One suggestion is to place your dog on a diet of lamb and rice meal as this type of dog food product can ease itchy skin. You may need to reevaluate the type of dog food they are eating as well. Another thing to check on is if they’ve had their shots in recent years.

A Healthy Dog is a Happy Dog

Carefully monitor your dog’s health all the time. Allergies are becoming more common among dogs. Even minor health ailments like skin problems can cause undue stress to your dog. This can affect your canine friend’s disposition. If your dog is in good health, it will show in the way they bond and play with you. That’s the reward for taking good care of your dog and their pesky allergies!

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{ 13 comments… read them below or add one }

Angela October 1, 2014

I have a miniature Schnauzer. She is 5 years old and has been biting her paws for the past 6 months. They are now discolored. The antihistamines she was given don’t seem to be working. Could you recommended anything? I had to change her food as she had kidney stones. She’s now on Royal Canine.

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Chris August 31, 2014

My Westie and I are going crazy. Sleepless nights with constant scratching and biting. Treated regularly with Stronghold. No red patches of inflamed skin. Feet being constantly bitten and washed. I have had Westies with skin problems but he has never had a problem (11 years).

I seem to have spent a fortune and tried so much as a pensioner to save drugs and money at vets but to no avail. Is it where we walk our dogs or is it just seasonal and harvest mites? Can anyone give advice to help him? My friend went to a vet who gave steroids, antibiotics and Frontline spray which has made her 3yr old lifeless and depressed.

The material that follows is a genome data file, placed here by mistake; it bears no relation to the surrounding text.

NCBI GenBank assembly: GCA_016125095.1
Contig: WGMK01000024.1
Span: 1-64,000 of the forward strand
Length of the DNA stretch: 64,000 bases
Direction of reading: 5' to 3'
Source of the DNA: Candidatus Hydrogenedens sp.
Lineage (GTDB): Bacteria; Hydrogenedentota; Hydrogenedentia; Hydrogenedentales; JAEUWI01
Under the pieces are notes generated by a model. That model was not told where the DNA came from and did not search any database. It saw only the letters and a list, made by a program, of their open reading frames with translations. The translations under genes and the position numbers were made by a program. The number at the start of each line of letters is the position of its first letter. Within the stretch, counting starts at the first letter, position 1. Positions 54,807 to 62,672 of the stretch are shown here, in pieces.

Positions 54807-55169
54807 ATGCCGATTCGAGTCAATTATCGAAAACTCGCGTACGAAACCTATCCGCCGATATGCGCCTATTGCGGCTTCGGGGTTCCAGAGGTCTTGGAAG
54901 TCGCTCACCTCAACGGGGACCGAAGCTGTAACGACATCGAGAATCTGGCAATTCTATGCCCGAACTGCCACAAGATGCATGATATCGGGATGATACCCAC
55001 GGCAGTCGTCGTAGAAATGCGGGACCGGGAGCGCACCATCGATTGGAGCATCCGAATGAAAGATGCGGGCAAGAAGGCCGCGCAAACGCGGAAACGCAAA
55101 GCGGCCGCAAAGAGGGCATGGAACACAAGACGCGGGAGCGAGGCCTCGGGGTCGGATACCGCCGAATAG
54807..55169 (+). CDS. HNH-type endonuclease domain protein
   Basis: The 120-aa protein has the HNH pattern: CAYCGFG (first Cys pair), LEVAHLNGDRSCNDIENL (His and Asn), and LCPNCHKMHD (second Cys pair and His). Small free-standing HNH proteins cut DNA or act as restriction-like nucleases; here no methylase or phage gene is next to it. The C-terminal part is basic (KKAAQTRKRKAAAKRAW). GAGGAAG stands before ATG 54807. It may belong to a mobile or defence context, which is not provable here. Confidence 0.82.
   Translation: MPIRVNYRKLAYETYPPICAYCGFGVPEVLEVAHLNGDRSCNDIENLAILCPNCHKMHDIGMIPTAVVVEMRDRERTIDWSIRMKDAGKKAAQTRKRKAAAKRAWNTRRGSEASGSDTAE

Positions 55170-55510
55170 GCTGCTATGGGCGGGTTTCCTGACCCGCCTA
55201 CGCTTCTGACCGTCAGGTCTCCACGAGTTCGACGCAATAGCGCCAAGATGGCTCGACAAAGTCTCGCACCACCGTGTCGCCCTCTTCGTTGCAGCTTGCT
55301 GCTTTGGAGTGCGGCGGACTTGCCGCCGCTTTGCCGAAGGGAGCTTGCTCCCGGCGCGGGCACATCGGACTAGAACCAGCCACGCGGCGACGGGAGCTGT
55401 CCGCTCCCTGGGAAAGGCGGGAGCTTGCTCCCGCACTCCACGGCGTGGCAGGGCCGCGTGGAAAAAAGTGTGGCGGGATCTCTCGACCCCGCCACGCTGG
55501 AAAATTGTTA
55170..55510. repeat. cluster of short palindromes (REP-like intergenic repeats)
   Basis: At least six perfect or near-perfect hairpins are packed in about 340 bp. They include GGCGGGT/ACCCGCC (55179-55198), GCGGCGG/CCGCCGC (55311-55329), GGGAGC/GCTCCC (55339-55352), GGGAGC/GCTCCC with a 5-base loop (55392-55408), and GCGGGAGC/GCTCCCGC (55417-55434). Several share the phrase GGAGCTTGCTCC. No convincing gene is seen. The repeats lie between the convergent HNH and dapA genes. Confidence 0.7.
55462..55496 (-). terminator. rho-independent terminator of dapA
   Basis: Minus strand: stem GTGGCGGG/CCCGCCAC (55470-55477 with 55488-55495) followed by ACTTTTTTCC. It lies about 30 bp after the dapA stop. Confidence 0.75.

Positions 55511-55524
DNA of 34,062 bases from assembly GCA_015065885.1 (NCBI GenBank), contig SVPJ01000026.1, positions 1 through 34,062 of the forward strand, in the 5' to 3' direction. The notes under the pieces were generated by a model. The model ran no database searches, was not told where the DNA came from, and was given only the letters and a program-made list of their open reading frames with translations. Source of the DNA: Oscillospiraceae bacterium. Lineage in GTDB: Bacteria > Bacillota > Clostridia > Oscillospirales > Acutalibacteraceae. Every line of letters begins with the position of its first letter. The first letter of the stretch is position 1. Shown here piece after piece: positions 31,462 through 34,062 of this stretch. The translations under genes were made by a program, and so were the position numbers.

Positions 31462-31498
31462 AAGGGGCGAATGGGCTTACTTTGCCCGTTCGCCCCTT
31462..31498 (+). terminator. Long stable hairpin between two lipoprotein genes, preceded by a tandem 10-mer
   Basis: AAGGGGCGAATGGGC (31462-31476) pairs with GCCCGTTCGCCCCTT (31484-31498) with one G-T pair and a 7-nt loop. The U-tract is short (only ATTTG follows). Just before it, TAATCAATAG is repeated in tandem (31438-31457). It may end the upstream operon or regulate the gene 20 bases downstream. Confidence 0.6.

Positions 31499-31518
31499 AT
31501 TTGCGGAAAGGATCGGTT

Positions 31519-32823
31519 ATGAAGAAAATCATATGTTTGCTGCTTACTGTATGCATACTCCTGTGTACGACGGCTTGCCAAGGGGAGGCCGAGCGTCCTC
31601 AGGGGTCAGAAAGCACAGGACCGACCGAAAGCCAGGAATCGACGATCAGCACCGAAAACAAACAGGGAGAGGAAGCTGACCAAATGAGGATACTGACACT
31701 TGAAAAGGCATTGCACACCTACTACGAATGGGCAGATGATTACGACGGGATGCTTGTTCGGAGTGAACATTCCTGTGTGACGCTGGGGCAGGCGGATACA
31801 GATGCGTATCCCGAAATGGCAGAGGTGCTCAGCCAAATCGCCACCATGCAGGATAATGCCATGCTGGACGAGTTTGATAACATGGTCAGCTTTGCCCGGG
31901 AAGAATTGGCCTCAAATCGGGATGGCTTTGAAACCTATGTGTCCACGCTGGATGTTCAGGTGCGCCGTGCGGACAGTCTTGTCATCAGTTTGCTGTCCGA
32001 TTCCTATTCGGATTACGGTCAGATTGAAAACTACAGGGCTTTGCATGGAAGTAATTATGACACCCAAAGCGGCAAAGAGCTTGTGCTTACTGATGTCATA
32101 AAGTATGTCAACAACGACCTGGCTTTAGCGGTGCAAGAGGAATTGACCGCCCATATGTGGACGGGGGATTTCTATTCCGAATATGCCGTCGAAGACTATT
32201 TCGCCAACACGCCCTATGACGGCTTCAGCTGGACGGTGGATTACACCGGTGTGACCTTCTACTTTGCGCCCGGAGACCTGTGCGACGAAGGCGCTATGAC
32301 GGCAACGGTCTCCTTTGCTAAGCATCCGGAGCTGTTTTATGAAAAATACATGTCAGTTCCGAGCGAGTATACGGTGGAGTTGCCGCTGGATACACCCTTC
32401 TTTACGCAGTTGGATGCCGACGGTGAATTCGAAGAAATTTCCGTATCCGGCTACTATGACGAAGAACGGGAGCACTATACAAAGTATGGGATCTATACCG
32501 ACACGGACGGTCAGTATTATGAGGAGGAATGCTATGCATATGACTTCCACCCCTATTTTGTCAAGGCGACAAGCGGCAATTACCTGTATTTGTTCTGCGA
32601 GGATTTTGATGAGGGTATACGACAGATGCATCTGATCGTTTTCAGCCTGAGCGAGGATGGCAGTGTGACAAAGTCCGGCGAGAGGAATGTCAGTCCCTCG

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Stuart August 29, 2014

My Yorkshire Terrier appears to have a reaction to her food in the form of scratching. Will this medication help? She is 4.5 kg. How much should I give her?

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Rachel August 4, 2014

Hi, this is Rachel again. My dog had a bad reaction to something and Piriton did not help on this occasion. I took him to the vet for a steroid jab and the vet advised me that giving your dog Piriton is fine as long as it’s the correct dose.

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Sam August 2, 2014

How long can my dog take Piriton for? When she stops taking them she starts scratching within two days.

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Yvie August 3, 2014

My mini schnauzer is 7 years old and has been taking antihistamines for the last two years to control major irritation of her paws and ears. When taking antihistamines she is able to live a normal life with manageable moments of itchiness preventing secondary damage to her feet and ears.

I don’t believe she will ever be off them so I manage her dosage to keep to the minimum. This has the support of my vet. I must stress she is under supervision of my local vet and I have her health checked twice a year. I give her half a tablet twice daily and during the summer if I miss a dose it is noticeable. In the winter I try to reduce the dose to one half tablet daily but she can rarely go for a day without antihistamines.

Fortunately they work well for her but I do keep the dosage to the minimum because they can become less effective with long term use. She is fit as a fiddle and comfortable with this treatment. I hope this is helpful.